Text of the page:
* In case of any delay in receiving the OTP, you may verify it later. Please proceed without verification.
Please enter your Email ID or Mobile number used at the time of registration.
If you enter your Email ID, your password will be sent to your Email ID or
if you enter your Mobile number, your password will be sent through an SMS on
your Mobile -
The first Indian to travel into space, Wing commander Rakesh Sharma is a former Indian Air force test pilot and Cosmonaut who flew in space abroad the Soyuz T-11 as part of an Intercosmos Research team. His historic mission was part of a tie up between the Indian Space Research Organization and the Soviet Intercosmos space programme.The government of India conferred Rakesh Sharma with the highest gallantry award the Ashok Chakra. He is still a hero to many of his countrymen as the man who established India’s growing influence in international space research.
Life of Rakesh Sharma:
Rakesh Sharma was born on January 13, 1949 at Patiala in Punjab. He studied at St George’s Grammar School and in Kendriya Vidyalaya in Hyderabad. In 1966 he joined the NDA as an Air Force cadet. In 1970 he was commissioned into the Indian Air Force as a Pilot Officer. In 1971 operations against Pakistan, he flew various missions in his MiG aircraft with distinction. He now lives a quiet life with his wife Madhu.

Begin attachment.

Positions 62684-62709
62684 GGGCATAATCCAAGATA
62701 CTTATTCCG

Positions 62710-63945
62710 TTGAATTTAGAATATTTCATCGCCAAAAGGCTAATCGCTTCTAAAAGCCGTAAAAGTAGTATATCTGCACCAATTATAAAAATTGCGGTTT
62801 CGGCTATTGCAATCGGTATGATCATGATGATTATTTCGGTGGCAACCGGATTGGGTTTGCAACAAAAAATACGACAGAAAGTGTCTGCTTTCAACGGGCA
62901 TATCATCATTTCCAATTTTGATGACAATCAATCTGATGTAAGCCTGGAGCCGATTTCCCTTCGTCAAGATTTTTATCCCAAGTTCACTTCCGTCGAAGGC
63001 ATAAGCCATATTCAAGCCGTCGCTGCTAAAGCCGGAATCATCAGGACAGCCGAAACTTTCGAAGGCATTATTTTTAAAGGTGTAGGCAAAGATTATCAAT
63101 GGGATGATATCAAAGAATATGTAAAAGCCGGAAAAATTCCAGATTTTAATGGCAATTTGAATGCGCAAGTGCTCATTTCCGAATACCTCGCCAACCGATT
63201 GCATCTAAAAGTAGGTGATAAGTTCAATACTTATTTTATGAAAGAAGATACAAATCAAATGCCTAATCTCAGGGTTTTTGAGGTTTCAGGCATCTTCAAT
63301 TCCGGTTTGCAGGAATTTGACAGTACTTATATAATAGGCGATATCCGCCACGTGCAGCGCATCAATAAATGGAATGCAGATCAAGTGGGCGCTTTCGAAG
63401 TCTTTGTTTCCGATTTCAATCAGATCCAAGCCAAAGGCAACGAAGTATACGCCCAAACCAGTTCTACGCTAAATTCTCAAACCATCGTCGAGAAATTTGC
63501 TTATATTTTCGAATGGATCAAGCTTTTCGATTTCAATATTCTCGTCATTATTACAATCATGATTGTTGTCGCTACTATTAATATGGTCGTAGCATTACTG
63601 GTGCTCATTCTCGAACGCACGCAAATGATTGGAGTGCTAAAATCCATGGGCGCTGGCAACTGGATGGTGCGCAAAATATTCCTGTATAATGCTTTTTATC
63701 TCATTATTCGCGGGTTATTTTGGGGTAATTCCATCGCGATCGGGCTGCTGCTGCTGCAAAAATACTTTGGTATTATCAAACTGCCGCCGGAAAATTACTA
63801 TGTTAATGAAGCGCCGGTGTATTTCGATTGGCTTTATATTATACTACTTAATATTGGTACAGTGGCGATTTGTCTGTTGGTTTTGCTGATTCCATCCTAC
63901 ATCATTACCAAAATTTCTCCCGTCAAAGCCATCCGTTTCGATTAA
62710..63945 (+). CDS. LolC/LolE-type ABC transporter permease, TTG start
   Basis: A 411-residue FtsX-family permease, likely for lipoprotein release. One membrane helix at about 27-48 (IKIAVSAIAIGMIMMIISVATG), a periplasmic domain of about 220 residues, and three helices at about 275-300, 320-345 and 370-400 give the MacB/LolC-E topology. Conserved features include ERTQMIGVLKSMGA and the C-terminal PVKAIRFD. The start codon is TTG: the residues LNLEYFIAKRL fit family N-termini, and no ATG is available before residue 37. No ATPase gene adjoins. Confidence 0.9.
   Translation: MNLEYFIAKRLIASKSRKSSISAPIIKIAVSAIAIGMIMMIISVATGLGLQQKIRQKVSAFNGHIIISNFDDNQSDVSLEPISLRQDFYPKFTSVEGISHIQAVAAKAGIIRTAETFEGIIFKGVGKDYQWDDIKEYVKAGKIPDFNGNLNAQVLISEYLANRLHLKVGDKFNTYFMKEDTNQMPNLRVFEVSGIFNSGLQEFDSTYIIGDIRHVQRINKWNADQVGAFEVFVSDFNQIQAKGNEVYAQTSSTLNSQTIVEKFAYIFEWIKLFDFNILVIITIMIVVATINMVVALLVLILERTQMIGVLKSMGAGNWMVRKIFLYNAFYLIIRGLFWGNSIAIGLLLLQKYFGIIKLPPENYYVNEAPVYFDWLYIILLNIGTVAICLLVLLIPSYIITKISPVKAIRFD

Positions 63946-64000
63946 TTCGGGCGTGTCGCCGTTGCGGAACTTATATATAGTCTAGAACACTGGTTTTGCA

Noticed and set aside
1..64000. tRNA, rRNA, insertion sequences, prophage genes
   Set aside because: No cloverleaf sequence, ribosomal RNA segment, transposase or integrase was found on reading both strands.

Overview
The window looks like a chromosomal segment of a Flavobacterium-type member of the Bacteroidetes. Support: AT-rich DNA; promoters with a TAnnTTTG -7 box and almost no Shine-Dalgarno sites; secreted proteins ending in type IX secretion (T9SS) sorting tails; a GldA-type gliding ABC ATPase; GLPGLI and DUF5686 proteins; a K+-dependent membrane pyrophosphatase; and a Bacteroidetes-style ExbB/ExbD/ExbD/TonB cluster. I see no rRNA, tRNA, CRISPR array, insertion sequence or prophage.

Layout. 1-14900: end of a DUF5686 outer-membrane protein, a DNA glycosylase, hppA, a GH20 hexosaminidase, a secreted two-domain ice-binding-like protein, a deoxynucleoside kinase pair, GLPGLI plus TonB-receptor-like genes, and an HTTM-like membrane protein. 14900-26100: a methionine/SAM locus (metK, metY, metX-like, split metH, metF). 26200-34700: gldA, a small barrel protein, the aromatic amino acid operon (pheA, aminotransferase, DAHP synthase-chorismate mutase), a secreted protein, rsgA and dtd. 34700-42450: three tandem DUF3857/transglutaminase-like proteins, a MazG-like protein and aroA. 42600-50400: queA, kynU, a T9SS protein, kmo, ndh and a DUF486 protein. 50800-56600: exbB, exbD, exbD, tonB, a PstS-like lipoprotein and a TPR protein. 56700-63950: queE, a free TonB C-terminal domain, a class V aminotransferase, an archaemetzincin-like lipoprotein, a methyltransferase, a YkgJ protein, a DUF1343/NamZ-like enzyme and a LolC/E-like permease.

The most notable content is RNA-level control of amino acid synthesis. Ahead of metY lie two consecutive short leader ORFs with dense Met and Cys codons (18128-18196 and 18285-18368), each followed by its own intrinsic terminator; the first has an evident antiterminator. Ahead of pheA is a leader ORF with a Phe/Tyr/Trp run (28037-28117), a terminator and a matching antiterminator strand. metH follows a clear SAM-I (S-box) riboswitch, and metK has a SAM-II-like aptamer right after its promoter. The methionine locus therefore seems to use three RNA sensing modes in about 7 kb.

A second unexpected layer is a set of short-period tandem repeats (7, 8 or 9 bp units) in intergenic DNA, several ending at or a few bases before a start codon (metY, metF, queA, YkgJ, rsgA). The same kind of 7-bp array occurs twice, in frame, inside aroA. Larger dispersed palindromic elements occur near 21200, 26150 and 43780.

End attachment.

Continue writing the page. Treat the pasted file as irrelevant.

Career of Rakesh Sharma:
Rakesh Sharma was a Squadron Leader and pilot with the Indian Air Force. He took his maiden space flight abroad the Soviet Soyuz T-11 spacecraft on April 2, 1984, as part of a joint space programme between the Indian Space Research Organization and the Soviet Intercosmos space programme. He and two soviet cosmonauts were abroad the flight. Sharma spent 8 days in space abroad the Salyut 7 space station. He carried out various experiments, including conducting multi-spectral photography of northern India in anticipation of the construction of hydroelectric power stations in the Himalayas.
Former prime minster Indira Gandhi asked Sharma how India looked from outer space, to which his reply was “Sare jahan se accha” referring to an iconic Urdu poem used in India’s freedom struggle.
Post flight he along with his backup Wing commander Ravish Malhotra prepared an elaborate series of zero-gravity yoga exercises which he practiced abroad the Salyut 7 to fight space sickness.
Rakesh Sharma retired with the rank of wing commander. He later joined the Hindustan Aeronautics Limited as a test pilot at its Nashik division. He was later based at the National Flight test centre in Bangalore and worked on the indigenous Light Combat Aircraft programme. He has also served as the Chief Operations Officer at Automated Workflow. He is now the chairman of the board of Automated Workflow.
Awards and Recognitionsof Rakesh Sharma:
The government of India conferred Rakesh Sharma with the highest gallantry award the Ashok Chakra. He was conferred with the Hero of Soviet Union and the Order of Lenin’ by the erstwhile Soviet government.